Desert Isle Keeper
Heir to the Shadows
Heir to the Shadows, the continuation of the Black Jewels trilogy that started with Daughter of the Blood, took me through a full range of emotions. It made me laugh. It made me cry. It surprised me. But, most importantly, it made me think, a factor missing in so many books. This book doesn’t just exist for pleasure, but also for reflection, which is rare, especially in a novel about demons of the underworld.
The less you know about Heir to the Shadows before picking it up, the better. In fact, the best way for you to approach the trilogy is to dive into Daughter of the Blood, an excellent book in its own right, pick up the gist of the strange world inhabited by the characters, and move right along to the second book in the series. But, for sticklers, here’s a brief synopsis:
A young girl named Jaenelle is being groomed to grow up to be the most powerful being in the strange world in which she lives. Along with her adopted father Saetan (yes, Satan) and her various friends, both dead and alive, she needs to fight the powers that would thwart her, including her own hesitations. That’s all I can tell you. And that’s really too much. The power in Anne Bishop’s writing lies not with plot, but with storytelling. It’s the turn of the phrase that kept me turning the page, as opposed to a simple curiosity about what might happen next.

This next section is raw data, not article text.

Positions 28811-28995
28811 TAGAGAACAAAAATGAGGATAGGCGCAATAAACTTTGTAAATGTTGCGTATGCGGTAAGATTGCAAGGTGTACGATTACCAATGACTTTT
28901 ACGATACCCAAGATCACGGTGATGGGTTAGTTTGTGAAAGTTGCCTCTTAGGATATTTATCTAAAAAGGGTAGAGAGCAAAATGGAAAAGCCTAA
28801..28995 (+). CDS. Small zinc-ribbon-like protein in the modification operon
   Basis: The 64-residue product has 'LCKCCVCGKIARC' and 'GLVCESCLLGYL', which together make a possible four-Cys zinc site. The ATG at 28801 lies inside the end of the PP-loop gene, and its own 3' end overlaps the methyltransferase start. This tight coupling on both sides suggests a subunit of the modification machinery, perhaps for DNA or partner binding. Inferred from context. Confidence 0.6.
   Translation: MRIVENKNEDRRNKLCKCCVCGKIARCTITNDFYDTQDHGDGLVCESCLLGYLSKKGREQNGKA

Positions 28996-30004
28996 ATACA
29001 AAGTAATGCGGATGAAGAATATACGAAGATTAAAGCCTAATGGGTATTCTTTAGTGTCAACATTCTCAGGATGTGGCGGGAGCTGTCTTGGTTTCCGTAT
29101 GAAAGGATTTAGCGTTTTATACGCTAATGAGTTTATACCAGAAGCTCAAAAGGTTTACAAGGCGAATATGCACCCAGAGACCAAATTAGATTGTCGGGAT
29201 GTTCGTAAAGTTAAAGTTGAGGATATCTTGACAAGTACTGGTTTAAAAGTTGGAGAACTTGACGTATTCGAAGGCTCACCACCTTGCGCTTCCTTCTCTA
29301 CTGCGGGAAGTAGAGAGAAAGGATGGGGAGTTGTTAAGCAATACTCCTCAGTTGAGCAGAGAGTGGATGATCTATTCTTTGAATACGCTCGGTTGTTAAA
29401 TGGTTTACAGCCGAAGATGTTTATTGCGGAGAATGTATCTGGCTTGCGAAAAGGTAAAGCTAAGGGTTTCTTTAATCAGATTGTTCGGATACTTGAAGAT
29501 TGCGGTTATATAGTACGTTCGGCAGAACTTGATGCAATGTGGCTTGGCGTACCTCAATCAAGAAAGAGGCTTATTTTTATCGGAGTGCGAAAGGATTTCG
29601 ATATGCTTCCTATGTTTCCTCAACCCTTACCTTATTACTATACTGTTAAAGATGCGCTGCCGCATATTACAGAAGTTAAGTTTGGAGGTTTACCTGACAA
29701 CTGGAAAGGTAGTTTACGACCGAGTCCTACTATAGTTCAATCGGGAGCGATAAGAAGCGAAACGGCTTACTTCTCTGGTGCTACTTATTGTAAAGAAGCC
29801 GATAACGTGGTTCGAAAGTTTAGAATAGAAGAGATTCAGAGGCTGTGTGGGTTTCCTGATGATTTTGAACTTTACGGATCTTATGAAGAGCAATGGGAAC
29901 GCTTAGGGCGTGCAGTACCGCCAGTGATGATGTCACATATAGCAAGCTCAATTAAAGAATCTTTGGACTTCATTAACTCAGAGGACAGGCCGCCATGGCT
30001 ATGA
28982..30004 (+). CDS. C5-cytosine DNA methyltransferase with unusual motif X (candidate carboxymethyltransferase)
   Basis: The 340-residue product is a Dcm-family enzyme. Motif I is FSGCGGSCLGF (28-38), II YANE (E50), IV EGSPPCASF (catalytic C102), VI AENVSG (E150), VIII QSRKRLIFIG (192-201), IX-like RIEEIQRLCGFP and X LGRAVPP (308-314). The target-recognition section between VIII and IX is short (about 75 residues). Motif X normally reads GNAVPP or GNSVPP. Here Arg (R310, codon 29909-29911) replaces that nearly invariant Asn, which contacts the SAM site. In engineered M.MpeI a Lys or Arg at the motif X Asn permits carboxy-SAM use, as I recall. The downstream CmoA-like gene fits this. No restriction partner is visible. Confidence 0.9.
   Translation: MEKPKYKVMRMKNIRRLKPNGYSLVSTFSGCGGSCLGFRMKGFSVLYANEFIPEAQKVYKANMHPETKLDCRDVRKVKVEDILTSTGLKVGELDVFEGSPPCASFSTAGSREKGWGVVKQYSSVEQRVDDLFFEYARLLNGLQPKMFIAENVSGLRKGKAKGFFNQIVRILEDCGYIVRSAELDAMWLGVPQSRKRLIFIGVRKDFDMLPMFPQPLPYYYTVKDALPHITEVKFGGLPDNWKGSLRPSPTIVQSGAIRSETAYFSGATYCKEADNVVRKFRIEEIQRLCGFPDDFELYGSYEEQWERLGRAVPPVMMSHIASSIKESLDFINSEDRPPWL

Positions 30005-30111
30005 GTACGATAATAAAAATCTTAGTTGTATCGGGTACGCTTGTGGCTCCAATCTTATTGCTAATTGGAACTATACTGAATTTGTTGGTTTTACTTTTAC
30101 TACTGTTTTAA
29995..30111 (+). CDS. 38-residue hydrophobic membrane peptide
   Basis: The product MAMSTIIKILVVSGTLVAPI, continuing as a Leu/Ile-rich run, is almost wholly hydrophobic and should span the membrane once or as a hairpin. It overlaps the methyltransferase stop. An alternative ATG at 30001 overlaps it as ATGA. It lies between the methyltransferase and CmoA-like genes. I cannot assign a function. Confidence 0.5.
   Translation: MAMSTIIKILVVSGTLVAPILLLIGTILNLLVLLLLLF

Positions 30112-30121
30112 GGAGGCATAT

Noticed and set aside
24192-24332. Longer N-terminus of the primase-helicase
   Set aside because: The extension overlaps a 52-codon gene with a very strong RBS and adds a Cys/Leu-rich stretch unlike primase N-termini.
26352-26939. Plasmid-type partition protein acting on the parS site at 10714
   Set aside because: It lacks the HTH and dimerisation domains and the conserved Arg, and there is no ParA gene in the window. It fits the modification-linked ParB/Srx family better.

The writing style is beautiful, and the words are a work of art. Each phrase rolls off the page with a grace and elegance usually reserved for great literature of the past. Bishop obviously works hard at her craft, and loves it.
I had only a few complaints with the story, and even then, I’m nit-picking. First, the book can be hard to understand. Bishop dives into the world of the story and us earthlings may have a hard time keeping up. In fact, I had to have a friend write me a cheat sheet to keep track of the various characters and worlds in Daughter of the Blood. As a general rule, the more familiar you are with the science-fiction/fantasy genre, the easier this series will be to decipher. Second, some of the plot-lines, such as Jaenelle’s brief marriage, were glossed over a bit too casually, leaving the reader to wonder what happened when the scene faded to black.
I should also warn anyone with strong religious convictions that Satan is a hero in this story. That’s part of the book’s charm. The idea of the high lord of Hell as a single father, trying to discipline a teen-ager, keep his grown son out of trouble and manage a household is a humorous and somewhat ironic concept. Still, if you think you’d have a problem with that particular aspect of the novel, it might be best to stay away.
Overall, Heir to the Shadows was a delight to read. It’s one of the few sequels I’ve come across that actually enhances the original book. When the final book of the trilogy comes out next year, I’ll probably be one of the first in line.